In many states, securing a COVID-19 vaccination appointment is a messy process that requires hours of sitting next to a computer and refreshing the page until, miraculously, a free time slot for a vaccine opens up.
Scooping up a much-coveted vaccine appointment essentially comes down to luck, and when you’re eligible to get vaccinated, you shouldn’t feel guilty that you’re one of the lucky ones who got through.
If you’re struggling deciding whether it’s “morally right” to get the shot when so many other high-risk people are having difficulty booking an appointment, know that you deserve the shot just as much as any other qualifying person.
It doesn’t matter if you’re eligible because of your age, a chronic medical condition like cancer or diabetes, your BMI or the fact that you smoke. If the system says it’s your turn, you should feel guilt-free and confident about getting vaccinated. By doing so, you’re not only protecting yourself, but people in your community as well.
Here’s why you don’t need to feel guilty about getting the shot when it’s your turn and how to deal if you do feel uneasy:
COVID-19 is unpredictable.
COVID-19 is a confusing and variable disease. Though it’s typically more severe in older people and those with chronic medical conditions, it also strikes younger people who are generally healthy. It even spares people who are categorized as being very high-risk.
There’s no way to predict how the coronavirus will behave in any given person, so if you qualify, assume you have some level of risk and that the vaccine will provide some much-needed and deserved protection.
“This is one of the tough things about this virus ... we haven’t had the evidence and data to really help us understand who might be most at risk for what,” said Benjamin F. Miller, an adjunct professor at Stanford School of Medicine and chief strategy officer of Well Being Trust. We have learned that certain populations are more vulnerable, but it’s not a simple, clear-cut algorithm.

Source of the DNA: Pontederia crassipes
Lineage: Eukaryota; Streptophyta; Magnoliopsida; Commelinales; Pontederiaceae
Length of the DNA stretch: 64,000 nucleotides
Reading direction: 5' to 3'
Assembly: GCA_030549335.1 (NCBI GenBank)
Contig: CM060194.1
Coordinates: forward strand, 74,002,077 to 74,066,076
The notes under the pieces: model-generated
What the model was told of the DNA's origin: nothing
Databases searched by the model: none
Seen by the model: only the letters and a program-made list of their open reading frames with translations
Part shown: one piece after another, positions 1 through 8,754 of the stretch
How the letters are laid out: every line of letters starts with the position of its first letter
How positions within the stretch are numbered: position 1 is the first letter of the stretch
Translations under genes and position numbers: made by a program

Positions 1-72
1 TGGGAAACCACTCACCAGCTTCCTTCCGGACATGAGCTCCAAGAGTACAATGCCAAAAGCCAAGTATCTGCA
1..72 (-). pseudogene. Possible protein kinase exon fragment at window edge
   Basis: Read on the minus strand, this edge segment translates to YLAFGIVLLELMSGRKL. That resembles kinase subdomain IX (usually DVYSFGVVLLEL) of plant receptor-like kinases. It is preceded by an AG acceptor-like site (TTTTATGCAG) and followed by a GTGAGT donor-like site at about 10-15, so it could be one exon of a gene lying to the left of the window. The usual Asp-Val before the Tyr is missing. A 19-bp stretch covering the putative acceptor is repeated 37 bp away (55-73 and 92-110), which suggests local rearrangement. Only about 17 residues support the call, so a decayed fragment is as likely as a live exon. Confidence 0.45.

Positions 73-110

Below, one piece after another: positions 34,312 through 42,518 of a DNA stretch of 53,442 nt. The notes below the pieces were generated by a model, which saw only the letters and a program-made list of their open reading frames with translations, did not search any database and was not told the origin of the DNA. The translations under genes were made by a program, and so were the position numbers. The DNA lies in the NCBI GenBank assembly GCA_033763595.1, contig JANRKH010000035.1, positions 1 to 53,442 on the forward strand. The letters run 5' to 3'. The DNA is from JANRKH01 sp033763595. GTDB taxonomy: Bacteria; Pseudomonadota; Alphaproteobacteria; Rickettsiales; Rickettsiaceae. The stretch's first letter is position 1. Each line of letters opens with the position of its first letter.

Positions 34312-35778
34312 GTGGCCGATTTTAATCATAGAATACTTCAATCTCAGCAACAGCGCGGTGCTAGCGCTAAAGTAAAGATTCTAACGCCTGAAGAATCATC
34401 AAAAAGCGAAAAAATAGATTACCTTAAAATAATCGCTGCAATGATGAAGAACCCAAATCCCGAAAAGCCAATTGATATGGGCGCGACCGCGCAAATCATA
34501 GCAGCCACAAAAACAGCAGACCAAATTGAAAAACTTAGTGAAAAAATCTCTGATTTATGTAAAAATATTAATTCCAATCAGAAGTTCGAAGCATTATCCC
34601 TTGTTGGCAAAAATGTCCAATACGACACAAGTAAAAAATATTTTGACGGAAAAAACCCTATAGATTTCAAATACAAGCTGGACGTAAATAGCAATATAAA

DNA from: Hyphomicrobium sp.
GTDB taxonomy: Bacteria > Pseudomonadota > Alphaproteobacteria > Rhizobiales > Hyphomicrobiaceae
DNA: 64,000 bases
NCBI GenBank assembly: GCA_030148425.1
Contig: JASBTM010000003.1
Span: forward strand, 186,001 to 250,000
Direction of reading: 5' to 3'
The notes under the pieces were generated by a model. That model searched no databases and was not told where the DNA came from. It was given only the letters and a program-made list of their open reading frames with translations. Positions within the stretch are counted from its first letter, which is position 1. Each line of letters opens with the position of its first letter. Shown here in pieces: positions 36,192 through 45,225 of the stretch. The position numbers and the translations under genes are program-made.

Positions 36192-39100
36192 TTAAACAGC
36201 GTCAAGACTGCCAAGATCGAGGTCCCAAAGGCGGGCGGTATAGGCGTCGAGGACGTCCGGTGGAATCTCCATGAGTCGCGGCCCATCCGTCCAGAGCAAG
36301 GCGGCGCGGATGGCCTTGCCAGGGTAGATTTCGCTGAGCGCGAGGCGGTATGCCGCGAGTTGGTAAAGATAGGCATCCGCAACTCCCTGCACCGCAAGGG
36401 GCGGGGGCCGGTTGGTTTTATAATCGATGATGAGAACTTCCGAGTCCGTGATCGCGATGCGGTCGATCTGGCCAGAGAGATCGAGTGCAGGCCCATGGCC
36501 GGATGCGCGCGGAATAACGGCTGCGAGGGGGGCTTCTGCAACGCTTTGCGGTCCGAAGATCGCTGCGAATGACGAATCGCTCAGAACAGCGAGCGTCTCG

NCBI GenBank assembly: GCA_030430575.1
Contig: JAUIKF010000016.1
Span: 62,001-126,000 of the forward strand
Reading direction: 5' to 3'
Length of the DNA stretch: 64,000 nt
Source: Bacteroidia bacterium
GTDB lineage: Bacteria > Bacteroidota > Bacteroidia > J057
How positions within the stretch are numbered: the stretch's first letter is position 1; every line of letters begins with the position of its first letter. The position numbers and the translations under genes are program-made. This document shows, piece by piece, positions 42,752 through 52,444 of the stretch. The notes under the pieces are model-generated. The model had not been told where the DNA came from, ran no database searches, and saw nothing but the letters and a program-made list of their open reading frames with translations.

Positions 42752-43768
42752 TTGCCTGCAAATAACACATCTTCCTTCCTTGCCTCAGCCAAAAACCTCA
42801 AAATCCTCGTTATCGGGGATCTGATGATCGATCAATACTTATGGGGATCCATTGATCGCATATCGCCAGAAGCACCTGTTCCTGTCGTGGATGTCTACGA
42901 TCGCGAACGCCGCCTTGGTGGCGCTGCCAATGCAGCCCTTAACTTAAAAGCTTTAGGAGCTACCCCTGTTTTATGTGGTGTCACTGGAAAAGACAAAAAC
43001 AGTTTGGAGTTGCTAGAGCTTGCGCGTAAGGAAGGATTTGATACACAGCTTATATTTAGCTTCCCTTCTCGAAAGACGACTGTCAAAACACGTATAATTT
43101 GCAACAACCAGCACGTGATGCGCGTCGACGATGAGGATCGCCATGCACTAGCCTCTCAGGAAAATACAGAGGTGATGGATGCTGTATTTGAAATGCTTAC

Because of this, “it’s hard to know who is at the most exquisite risk,” added Robert Amler, the dean of the School of Health Sciences and Practice at New York Medical College and a former chief medical officer at the Centers for Disease Control and Prevention. Health officials have designed the tiers off of the best available evidence, and though criteria could change as we learn more about the coronavirus, there is a real reason certain types of people are eligible.
“Once you are eligible, you are as legitimate as anyone else who is eligible,” Amler said. If you find an open appointment, take it, Amler added. Vaccines could be in short supply again and you might not get another chance for a few weeks.
You are protecting others by getting the vaccine, too.
The other huge benefit is that you’re helping our society reach herd immunity, which occurs when about 70% of the population is immune — either through a vaccine, natural infection or pre-existing immunity. By accepting a shot as soon as its your turn, you’re helping build immunity in the population so that the coronavirus has trouble finding new people to infect.
“The more people are vaccinated, the closer we get to the day where the virus has no further place to go, no further person to attack,” Amler said.
Miller compared getting the vaccine to wearing a mask. “It protects you, but also other people,” Miller said.
What to do if you’re experiencing a lot of guilt
If you’re at the vaccination site and feel the guilt bubbling up, stay in line. “There’s a reason you were eligible for this. Don’t question the decisions of public health authorities or the science, just get back in line. It’s better for all of us for you to get vaccinated,” Miller said.
If you show up and feel like you’re catching glares from other people, remember that it is your turn — fair and square. And it’s no one’s business what qualifies you for the vaccine.
“They should just be confident they are entitled to their privacy, and if they’ve been named as eligible and they’ve been given an appointment, they should go ahead and get vaccine,” Amler said.
If you continue to feel guilty after vaccination, consider doing something about it. If you got an appointment because you’re tech savvy, consider helping older people in your community who might not know how to work a computer to get an appointment. Attend a virtual meeting in which you can advocate for certain at-risk groups, or talk about how your experience can be used to improve the vaccination process for others. “Your voice is a powerful tool,” Miller said.
You should also try to open up about the guilt you’re feeling. “The worst thing we can do when we’re experiencing any type of emotion is to just let stay inside,” Miller said. Talk to your friends and family about how you feel, and if that makes you uncomfortable, journal.
You’ll likely find there are a lot of people out there who feel the exact same way. “There is nothing more therapeutic than being in the same boat with other folks and experiencing things together,” Miller said.